M. R.

THE GRAY NUNS IN THE FAR NORTH (1867-1917). By Rev. P. Duchaussois, O.M.I. Toronto: McClelland and Stewart; London: Burns and Oates, Washbourne.

WHEN we opened this book we expected to find a dry narrative of the foundation of Convents and Schools. We expected it to be one of local interest, a kind of pious tribute to a particular order of nuns. We were agreeably surprised. The book turns out to be one of absorbing interest. It is a narrative as thrilling as any tale of travel and adventure written by the great explorers. It is as full of incidents of extraordinary human interest and appeal as the best Canadian novel. It is all the more interesting as it tells of real people and real adventures in the service of Christ. It is a record of heroism, self-denial, and sacrifice in the lone Northland, one of the grandest examples of self-devotion which the Church of Christ has ever inspired in the course of ages. It is the story of a great mission, of those women who have laboured with us in the Gospel,' to heal not only the souls but the bodies of the Indians of this wild region, to bring religious instruction and education to the snow-bound natives of the Arctic Ocean.

The opening chapters of this volume give the story of the founding of the Order of the Gray Nuns at Montreal by Madame d'Youville, and the extension of their work later to Manitoba. It was a work that was beset with difficulties brought about by poverty and calumny. All manner of charitable work for the infirm, the leprous, the fallen, and for foundlings was undertaken generously and willingly by the little band. Their only resources were derived from the work of their hands, which were only a third of what they were able to gain before the English came. The branch houses now spread abroad from the Atlantic to the Arctic Ocean, and the nuns actually number over 4,000. The Cause of Beatification of the Venerable Foundress was introduced before the Roman Tribunals on March 27, 1890, and the formal document of preparation was signed by Leo XIII.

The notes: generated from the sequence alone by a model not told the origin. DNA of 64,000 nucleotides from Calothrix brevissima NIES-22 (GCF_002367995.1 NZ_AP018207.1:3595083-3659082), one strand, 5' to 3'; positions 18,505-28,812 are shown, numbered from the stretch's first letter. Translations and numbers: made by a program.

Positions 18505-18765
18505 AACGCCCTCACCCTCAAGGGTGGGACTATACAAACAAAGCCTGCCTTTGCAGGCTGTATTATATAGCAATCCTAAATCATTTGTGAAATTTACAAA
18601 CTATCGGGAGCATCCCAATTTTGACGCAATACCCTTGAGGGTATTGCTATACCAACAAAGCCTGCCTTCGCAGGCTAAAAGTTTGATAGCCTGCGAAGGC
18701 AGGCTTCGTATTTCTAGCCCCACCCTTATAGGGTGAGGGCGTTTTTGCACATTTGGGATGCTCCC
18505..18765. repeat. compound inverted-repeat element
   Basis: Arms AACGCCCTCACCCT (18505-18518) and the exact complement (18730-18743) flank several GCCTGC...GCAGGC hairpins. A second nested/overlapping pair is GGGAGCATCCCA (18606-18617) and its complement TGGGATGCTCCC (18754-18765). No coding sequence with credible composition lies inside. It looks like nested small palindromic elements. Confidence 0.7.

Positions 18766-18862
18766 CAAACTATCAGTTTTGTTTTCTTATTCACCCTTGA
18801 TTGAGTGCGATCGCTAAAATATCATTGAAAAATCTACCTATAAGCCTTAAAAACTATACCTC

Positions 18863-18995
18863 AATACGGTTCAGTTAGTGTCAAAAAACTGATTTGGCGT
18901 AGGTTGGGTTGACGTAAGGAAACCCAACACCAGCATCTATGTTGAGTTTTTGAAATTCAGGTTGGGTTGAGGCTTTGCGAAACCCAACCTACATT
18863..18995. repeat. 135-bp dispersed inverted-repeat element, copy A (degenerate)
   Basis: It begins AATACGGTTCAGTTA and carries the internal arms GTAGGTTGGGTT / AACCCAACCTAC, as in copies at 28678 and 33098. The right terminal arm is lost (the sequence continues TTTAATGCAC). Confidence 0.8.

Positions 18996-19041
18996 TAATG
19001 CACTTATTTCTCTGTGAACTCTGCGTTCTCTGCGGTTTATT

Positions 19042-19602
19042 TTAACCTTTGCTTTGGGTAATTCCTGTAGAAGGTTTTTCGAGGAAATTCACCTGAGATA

Mgr. Provencher, the first missionary of the North-west, and the first Bishop of the Red River, or St. Boniface, had been seeking in vain for motherly hands to break the bread of instruction for the little ones of his diocese. He was told to try the Gray Nuns; "they never refuse." Accordingly, on April 24, 1844, four of them set out on their great journey into the Great Lone Land. The modern tourist covers in four days the 2,200 miles, which took four months in the olden times. Travelling into the North-west in primitive fashion means a frail and inconvenient canoe, with a crew not over-civilized, shooting some rapids, endless portages elsewhere, rude carts on rough roads, slow and stubborn oxen, forced marches, treacherous quagmires, nights in the open air, piercing wind and rain, ice that comes too soon, and thaw that comes too late, snowstorm and wreck, unbearable cold, and then millions of mosquitoes, with heat as if of the dog-days. Such was the itinerary of these kind, delicately-reared nuns going to live among savages. They would be thankful if they had a hut for shelter from the ice and snow, and food that a criminal in penal servitude would not be offered. Since 1844, hundreds of